No doubt, many of you have read the news stories today, as I am sure you do every day. This one in particular involves the last remaining WWI veteran passing away and a refusal from some government officials to allow him to lie in state in the Rotunda. I DO understand that this is generally reserved for past presidents and elected officials. However, there are exceptions to this rule and several have happened in the last 15 or so years. Several DC police officers were afforded this honor in the late 90’s, and most recently, Rosa Parks in 2008 (I think it was 2008, anyway). Mind you, Rosa Parks was a civilian. Remember that we have let civilians lie in state, and while it is not common, it is not forbidden, either. Now, WWI was named “The War to End All Wars” and “The Great War”. It was a messy, terrible, awful bloodbath–not just for American forces (who lost a relatively few number of soldiers), but for all sides. Russian leaders were said to have laughed at American officials when they spoke of how terrible the toll was for American soldiers–Russian estimates for their dead in WWI top 1 million. The last remaining soldier from WWI has passed away, ladies and gentlemen, and what does this nation afford him? Less than a civilian. That’s right. We have sunk that low in our respect toward veterans that the remaining one from “The Great War” cannot be afforded this honor. (But don’t worry, we gave it to the black lady who “started” the civil rights movement! We’re not racist or anything! Look at how TOLERANT we are, world!) He was not a civilian–he was an enlisted man. He left his home and fought for what he felt was right, literally willing to give his life for the good of his country to die in a strange land. Ms. Parks? Well, some would say she did what was “right” but, in reality, all she did was refuse to stand up on a bus. Not alot of danger–just some scorn. Lots of people do that. Why was she honored? Because of her race? Well, that would be racism, now, wouldn’t it? Because of her role in the civil rights movement? She didn’t play that big a role. I cannot figure this one out for the life of me.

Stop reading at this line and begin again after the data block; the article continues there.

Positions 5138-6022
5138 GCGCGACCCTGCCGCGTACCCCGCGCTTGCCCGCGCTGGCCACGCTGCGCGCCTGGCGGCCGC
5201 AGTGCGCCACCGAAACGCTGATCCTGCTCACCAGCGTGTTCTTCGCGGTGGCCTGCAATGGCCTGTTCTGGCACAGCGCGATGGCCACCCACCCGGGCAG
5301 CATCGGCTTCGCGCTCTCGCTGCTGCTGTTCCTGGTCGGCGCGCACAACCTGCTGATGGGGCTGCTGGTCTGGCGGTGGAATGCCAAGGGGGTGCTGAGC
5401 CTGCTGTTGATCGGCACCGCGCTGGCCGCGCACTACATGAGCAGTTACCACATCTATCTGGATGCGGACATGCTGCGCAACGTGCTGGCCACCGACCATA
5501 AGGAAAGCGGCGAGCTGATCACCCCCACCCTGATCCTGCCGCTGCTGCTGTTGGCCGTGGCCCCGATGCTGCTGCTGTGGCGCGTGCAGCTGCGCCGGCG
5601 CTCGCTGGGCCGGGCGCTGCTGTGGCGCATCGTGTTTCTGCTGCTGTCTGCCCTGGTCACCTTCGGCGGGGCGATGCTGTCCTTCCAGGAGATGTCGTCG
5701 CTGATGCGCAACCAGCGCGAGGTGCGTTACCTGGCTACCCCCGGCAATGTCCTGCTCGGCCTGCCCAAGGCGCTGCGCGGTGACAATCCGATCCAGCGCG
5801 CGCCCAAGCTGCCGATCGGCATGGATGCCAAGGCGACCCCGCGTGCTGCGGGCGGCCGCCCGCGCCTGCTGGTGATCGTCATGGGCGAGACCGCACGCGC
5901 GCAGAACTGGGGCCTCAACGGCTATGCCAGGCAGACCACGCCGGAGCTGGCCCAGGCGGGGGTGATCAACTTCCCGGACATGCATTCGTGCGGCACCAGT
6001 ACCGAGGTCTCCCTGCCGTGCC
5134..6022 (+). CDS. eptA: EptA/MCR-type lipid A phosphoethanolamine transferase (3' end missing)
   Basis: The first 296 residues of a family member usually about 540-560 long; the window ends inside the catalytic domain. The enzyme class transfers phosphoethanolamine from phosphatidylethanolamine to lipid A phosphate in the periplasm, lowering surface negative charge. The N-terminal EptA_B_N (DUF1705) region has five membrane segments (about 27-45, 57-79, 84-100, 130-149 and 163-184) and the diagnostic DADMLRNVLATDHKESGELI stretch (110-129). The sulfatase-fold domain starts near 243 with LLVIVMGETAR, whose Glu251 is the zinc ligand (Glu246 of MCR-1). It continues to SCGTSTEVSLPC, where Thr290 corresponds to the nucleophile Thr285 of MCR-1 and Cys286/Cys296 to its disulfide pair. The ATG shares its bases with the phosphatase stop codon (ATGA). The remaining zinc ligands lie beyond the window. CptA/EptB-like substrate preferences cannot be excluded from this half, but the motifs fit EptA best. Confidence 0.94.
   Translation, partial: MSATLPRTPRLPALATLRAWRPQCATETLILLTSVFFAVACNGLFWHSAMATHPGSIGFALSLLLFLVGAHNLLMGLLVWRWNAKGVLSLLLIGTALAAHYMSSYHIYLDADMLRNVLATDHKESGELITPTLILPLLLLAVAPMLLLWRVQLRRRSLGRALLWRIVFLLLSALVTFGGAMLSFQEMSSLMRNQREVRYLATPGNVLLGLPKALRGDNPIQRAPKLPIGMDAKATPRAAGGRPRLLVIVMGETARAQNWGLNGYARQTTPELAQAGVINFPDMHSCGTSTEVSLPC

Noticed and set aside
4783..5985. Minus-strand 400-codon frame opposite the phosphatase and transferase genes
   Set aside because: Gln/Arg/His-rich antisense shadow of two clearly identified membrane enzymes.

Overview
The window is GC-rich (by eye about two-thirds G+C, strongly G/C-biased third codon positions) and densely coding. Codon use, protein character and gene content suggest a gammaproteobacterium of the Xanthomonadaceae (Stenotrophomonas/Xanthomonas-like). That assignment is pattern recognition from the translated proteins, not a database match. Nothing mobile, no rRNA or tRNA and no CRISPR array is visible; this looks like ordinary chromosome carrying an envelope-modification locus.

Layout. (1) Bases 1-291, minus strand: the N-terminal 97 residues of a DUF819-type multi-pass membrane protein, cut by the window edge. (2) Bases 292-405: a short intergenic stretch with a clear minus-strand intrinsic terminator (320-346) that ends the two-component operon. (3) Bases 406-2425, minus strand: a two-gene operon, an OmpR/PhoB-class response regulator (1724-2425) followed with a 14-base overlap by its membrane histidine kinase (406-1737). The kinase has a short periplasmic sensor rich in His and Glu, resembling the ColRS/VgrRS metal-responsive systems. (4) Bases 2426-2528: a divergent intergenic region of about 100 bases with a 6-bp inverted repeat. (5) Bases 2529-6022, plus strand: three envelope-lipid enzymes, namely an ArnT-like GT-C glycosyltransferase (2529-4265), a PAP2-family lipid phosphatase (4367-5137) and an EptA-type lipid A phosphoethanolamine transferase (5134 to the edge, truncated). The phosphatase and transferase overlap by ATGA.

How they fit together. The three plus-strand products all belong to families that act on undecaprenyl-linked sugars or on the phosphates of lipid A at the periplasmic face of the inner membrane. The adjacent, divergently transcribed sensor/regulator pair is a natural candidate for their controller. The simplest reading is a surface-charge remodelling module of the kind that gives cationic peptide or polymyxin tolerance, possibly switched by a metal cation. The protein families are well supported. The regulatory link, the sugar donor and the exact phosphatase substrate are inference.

This isn’t about racism. This is about the shocking lack of respect that some government [blood sucking] vermin show him and all other veterans. I would be astounded, but I have come to expect this sort of low-life trashy behavior from elected officials. In essence, they are saying “Ya know, I don’t care if this old geezer is dead! We didn’t need him around reminding us of how great a country we were and how far we’ve fallen from the greatness! Good riddance!” They couldn’t care less about what is honorable and decent–they just want our taxes and votes. I’d bet dollars to donuts that when they pass away, their family will bemoan how wonderful they were and how much they deserve to have their darling mumsy or popsy lie in state when, in their lives, they have likely not done anything nearly as honorable as the good Corporal did.
I posted this in the comments section of a blog I frequent, but I will post it here as well. Perhaps someone with some sort of power will see this and act. Call your local congress and senate vermin and give them a piece of your mind. They likely won’t listen, but if enough people badger them, they might relent. If you know any veterans (be they WWII, Korean, Vietnam, Operation Desert Storm, the recent war in the middle east [whatever it’s name], and even if they never saw combat on any front anywhere), please be sure to honor them while you can. Thank them, hug them, salute them, and by all means, if they are willing, get their stories. HONOR who they are and what they have stood for–because God knows the government couldn’t care less…
It’s really quite sad to see how vets are treated here. Few festivities even exist anymore and beyond Veteran’s Day, nobody bothers to stop. I felt like I should tell some people this story, because it’s so painfully obvious how little respect our own country has for it’s fighters.